And piles in enough sand for a faux beach party.READ MORE
When Ethan Cook and Sara Gates started their line of hand-dyed bags, they were looking for an outlet. The duo had launched a screen-printing company in 2006 that relied heavily on masterful repetition, but both founders had painting backgrounds that compelled them to make something fresh and different every time. “With screen-printing, I can produce 200 or 1,000 things that are identical,” explains Sara, who studied fine art at Chelsea College of Art & Design and Pratt and now runs the awesome bag operation on her own. “I got into dyeing because you can never produce anything identical.”
The form of the pieces she creates is classic: a basic tote made of high-quality canvas (“As painters, we had both worked with that material for years.”) that allows moody, multi-color designs and ornate bleaching to really shine. “The tote makes it so much more accessible to people. We realized that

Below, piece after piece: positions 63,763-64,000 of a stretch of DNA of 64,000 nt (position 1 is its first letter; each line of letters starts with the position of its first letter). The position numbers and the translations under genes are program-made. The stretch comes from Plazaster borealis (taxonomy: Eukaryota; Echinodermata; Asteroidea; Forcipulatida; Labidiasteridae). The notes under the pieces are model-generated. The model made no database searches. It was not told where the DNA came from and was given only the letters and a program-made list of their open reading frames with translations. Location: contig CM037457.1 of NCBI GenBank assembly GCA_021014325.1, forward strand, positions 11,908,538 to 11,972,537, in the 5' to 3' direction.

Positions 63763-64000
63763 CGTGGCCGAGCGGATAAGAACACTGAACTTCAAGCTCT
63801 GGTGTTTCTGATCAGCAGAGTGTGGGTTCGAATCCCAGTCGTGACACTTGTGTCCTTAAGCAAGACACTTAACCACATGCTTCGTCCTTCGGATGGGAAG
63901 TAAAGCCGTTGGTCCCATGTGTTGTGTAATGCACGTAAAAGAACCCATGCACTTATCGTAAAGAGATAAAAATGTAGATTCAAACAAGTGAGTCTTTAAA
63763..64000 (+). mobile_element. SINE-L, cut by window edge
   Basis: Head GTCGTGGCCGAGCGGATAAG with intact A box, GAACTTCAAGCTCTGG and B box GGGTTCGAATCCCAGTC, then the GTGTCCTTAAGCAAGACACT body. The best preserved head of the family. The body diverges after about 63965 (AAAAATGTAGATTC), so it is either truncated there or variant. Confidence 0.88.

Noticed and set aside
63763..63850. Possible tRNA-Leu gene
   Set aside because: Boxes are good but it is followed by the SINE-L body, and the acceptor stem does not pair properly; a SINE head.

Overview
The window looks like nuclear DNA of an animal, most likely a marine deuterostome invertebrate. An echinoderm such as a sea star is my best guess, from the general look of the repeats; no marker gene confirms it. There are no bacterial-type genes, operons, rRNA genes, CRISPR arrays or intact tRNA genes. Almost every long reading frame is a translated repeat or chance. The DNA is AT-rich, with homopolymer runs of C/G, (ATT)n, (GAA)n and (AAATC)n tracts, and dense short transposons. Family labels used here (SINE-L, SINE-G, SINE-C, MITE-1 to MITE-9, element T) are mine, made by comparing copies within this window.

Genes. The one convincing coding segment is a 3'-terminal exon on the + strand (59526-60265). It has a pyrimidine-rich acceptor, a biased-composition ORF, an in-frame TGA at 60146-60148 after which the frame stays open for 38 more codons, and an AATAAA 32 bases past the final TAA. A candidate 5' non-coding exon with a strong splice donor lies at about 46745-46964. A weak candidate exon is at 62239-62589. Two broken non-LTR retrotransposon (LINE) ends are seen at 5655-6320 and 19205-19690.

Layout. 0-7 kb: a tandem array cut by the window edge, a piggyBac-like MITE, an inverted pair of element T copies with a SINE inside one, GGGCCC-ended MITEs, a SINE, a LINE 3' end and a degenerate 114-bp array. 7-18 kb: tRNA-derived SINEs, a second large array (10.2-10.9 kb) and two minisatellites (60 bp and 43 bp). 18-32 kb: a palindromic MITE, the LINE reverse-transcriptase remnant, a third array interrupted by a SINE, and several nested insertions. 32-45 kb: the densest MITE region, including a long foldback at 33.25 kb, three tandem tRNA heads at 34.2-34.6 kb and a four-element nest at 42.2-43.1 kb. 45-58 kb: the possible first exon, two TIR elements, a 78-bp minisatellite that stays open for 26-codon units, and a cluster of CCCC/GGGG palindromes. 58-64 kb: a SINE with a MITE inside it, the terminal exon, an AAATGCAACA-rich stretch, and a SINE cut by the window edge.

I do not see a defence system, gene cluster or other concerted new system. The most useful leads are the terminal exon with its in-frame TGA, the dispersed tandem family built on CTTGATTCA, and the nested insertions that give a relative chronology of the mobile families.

we could reach a lot more people doing something simple,” adds Sara, who does the dyeing, screening, and also her sleeping and eating from a loft space in Greenpoint, Brooklyn.
Still, though, there are plenty of ways to grow and evolve the Cook & Gates business without overcomplicating things: Sara is obsessed with how the beautified canvas looks before it’s cut. She wants to create some larger-scale pieces (tapestries, scarves, rugs—we’re down) and is starting to play more with leather. “I think there’s definitely a lot of potential in that material, and I don’t think it has been dyed or printed on as much as other fabric,” she explains. “I think it’s an interesting, different route to go.” —erica
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There’s bleach. There’s leather. There’s a whole lot of radness.READ MORE
She’s adorned it with all kinds of massive printing tools.READ MORE